I was talking the other day to a fellow writer who is terrified of the process of having a book edited. Particularly, she has a (quite legitimate, sadly, in today's market) fear that a publisher will label her book YA because the protagonist is under 18.
However, I'm going to set the YA thing aside for now and just say a few things about the editing process:
1. The publisher would not have accepted the book if they did not like it. Publishers get thousands of manuscripts and accept the tiniest fraction of them. They can afford to be extremely picky. So, you know they like it.
2. You and the editor have the same goal: Sell as many of the book as possible. Any change an editor suggests is designed to increase sales.
3. You can always walk away. If, for example, an editor demands you change something in a manner that you feel is censorship (like saying your bad guys can't make a racist comment in order to highlight that they're bad guys), you CAN get out of most contracts. If there's no clause to allow you to escape, try to negotiate one. It can be worth it with a novel (although generally not so much with short fiction...but the vast majority of short fiction editors demand the rewrites before sending the contract, in my experience, making it even easier to walk away).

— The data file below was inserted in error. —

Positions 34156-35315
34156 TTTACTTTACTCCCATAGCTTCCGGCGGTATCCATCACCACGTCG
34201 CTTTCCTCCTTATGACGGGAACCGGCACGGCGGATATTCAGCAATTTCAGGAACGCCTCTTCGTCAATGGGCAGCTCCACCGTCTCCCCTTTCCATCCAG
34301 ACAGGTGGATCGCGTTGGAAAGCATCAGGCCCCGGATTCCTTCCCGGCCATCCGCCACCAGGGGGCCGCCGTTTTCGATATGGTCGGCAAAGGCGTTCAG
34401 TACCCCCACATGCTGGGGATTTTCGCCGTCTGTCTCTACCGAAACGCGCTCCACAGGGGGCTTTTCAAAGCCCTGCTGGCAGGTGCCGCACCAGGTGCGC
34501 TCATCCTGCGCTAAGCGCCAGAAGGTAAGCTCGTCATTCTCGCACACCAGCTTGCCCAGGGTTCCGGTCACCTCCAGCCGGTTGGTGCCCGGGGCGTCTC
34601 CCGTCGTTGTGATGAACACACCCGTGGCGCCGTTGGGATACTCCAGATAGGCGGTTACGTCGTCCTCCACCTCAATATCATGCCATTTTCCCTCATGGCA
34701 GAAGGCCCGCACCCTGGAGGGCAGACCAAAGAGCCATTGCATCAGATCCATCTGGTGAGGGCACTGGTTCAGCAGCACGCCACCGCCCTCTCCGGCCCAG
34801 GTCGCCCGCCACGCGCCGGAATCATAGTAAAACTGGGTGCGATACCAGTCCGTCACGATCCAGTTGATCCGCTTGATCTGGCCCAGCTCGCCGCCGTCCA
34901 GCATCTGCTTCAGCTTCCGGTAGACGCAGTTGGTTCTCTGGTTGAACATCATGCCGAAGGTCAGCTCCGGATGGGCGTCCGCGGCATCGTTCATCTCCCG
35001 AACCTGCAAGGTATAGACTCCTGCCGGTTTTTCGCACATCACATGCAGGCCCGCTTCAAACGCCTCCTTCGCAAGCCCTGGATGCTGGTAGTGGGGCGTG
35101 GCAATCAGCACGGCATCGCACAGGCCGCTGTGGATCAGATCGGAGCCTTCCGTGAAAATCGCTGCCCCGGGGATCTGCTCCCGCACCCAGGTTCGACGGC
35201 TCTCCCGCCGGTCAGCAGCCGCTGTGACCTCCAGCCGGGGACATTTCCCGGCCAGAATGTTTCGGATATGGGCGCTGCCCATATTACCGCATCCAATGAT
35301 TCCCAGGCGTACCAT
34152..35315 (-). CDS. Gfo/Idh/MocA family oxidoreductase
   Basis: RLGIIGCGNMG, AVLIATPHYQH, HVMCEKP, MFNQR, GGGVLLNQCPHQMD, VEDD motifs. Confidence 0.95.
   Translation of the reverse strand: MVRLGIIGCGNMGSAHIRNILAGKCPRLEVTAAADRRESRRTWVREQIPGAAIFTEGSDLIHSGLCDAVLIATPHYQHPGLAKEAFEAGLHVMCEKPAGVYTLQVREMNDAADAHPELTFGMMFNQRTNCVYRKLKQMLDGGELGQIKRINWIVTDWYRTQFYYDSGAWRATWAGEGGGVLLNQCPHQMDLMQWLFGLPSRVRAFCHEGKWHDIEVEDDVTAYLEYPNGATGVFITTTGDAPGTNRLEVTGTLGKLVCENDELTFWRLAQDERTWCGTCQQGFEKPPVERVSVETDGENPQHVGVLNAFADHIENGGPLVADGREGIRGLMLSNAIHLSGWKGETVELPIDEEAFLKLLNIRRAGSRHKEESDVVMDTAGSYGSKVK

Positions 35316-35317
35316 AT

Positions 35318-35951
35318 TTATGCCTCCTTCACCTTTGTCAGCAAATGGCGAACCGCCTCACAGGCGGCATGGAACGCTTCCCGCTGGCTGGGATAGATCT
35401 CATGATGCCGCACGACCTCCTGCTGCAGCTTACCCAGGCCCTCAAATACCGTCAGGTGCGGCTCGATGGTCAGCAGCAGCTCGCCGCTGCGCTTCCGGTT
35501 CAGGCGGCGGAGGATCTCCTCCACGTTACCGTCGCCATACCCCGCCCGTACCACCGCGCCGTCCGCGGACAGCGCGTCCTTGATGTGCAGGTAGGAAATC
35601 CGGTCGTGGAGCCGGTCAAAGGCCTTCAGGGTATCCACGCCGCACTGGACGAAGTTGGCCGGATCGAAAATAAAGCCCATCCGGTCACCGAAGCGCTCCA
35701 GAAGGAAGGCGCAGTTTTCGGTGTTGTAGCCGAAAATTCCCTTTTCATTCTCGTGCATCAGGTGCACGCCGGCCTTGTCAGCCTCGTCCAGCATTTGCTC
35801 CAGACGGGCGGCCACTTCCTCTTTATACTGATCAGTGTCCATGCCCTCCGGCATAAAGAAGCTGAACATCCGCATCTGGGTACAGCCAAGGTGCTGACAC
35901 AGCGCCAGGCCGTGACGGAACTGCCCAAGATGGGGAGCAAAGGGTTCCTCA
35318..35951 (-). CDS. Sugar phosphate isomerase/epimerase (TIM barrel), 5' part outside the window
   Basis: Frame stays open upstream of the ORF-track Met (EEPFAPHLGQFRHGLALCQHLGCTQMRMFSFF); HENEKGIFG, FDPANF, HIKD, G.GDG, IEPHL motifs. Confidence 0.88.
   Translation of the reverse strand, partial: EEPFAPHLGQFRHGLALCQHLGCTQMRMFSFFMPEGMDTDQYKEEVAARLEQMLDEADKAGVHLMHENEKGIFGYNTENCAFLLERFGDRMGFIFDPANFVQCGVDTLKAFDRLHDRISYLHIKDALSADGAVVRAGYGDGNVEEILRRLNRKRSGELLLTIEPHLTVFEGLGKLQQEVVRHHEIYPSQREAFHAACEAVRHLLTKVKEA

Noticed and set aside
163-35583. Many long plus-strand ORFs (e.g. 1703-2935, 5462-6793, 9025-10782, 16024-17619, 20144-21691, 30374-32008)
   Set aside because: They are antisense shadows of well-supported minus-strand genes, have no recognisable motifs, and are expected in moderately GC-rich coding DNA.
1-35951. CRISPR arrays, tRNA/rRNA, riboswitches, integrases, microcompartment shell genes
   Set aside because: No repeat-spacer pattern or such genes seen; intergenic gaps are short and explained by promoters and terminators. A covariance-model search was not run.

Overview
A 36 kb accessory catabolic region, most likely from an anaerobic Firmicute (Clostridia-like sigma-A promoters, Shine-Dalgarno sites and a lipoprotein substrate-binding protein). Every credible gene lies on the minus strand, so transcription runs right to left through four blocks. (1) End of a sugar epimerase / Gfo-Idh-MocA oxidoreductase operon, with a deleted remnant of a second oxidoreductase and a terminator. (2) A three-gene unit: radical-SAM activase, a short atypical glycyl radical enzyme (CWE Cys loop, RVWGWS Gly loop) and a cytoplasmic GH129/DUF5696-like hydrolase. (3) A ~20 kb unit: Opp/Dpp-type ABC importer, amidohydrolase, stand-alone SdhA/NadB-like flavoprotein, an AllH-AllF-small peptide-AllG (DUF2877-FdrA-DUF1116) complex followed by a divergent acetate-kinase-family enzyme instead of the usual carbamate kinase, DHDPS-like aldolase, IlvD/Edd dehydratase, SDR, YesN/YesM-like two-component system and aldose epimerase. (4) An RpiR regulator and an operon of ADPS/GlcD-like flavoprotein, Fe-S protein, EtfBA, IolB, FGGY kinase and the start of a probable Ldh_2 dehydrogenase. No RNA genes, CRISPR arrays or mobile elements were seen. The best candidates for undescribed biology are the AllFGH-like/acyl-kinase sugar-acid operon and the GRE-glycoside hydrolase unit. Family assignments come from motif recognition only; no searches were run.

But before you walk away, sleep on it. Talk about it with your best friend. Think about it carefully...because that contract might be the start of a beautiful career and while the editor is not always right, they often are.